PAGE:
Saturday, March 29, 2014

I made a cheap lightbox for better mini photos.

Mini photography is not something I've paid a lot of attention to. Some mini modelers also have in-home photography studios with fancy tripods and lighting setups, to better show off their efforts. But it seems silly to spend a bunch of money on photography equipment for a blog about cheap fantasy mini collecting. Luckily, thanks to this tutorial for building homemade lightboxes, I found a way that ought to dramatically improve my photographs while staying true to my cheap hobby ethos.

So what is a lightbox? As you might imagine, it's a box—in this case a shipping box recovered from an online delivery—that you shine light into. The secret is a defusing material through which light shines that fills an area with light while killing a lot of shadow and glare.

The diffusing material is a $1 white shower curtain from the dollar store. I cut holes in the top and two sides of the box, stretched the curtain over the holes, taped into place, and cut to fit.

Inside is a sheet of white poster board, less than a dollar at the dollar store. Note the curve along the bottom corner for a seamless backdrop. I know many mini photographers prefer a mottled gray background as oppose to white, so maybe I'll experiment with that. Also, note the duct tape and scrap PVC pipe for support; you could just as well find something just as cheap to support the box.

Here's the lighbox in action. The lights are just a desk lamp and a cheap shoplight shining through either side of the box.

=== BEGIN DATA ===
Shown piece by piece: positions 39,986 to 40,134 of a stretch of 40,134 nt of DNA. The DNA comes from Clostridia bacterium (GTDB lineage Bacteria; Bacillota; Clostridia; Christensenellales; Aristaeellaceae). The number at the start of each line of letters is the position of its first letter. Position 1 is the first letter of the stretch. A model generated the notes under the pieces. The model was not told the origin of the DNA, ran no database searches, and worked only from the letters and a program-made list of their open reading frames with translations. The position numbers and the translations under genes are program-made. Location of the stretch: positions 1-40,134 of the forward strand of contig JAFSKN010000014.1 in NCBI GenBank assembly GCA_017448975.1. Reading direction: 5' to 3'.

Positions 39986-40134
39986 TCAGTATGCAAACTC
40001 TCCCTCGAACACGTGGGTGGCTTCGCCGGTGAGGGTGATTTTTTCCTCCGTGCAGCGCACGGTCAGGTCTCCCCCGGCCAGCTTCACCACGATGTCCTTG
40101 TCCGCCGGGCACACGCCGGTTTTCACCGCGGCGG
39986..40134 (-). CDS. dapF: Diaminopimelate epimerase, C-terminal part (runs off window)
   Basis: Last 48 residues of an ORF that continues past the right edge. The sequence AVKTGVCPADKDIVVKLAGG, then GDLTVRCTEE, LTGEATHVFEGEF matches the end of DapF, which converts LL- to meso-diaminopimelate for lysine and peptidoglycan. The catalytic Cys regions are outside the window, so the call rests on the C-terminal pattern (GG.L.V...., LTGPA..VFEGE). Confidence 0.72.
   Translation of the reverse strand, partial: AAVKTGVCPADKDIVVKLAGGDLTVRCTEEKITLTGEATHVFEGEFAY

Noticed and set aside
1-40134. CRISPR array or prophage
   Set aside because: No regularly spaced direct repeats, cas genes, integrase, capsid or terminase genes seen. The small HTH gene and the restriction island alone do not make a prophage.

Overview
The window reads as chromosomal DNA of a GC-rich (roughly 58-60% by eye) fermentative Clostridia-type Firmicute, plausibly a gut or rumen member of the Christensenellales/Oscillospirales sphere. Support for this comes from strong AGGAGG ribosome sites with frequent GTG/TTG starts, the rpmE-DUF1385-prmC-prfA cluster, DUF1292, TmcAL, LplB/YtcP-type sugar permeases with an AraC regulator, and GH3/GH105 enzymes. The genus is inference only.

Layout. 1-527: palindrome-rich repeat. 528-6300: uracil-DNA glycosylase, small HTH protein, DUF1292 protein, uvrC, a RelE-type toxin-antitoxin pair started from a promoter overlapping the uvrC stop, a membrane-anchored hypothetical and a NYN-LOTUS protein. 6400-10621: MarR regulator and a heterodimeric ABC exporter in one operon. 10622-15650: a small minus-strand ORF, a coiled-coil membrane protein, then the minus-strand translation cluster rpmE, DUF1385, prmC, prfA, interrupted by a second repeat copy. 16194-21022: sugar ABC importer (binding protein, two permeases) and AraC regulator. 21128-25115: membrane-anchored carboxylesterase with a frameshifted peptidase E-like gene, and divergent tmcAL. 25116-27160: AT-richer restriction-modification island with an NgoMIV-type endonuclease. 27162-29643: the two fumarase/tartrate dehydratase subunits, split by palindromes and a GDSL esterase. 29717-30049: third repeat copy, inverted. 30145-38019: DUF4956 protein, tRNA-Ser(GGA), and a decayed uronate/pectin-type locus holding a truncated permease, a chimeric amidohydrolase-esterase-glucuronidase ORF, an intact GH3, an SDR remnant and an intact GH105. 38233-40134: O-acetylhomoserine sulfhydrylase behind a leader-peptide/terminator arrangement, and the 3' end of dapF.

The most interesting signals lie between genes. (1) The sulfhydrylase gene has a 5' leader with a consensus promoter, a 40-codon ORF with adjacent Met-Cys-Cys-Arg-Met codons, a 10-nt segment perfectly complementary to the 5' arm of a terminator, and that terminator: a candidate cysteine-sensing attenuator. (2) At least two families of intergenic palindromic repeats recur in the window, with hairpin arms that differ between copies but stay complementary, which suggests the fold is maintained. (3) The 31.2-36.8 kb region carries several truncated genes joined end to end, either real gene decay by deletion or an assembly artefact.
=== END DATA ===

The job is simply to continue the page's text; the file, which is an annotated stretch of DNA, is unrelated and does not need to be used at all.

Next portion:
Here's the prepainted Schleich dragon, once with the lighbox lit up, the other time with just my camera flash. Apart from cropping, neither of these shots are touched.
The same shot above with some simple digital enhancements. It looks sharp and clean with very little shadow. I could probably get rid of the remaining shadow if I added a light source above as well. I suppose this means I can control where any shadows I may want are cast, in addition to eliminating shadows entirely.
The project cost me less than $2, and construction took a little over an hour while I watched TV. I still used the same midline digital camera that I've always used, and while I still need to mess around a bit and try shooting my smaller figures, I have a good feeling about these preliminary results. Well worth the investment!

1 comment:

  1. excellent ! and perfect with the spirit of your blog "Cheap .... " !
    thanks for sharing and I'm interested because I've reorganized my hobby-place and I was thinking at doing a place for the photos.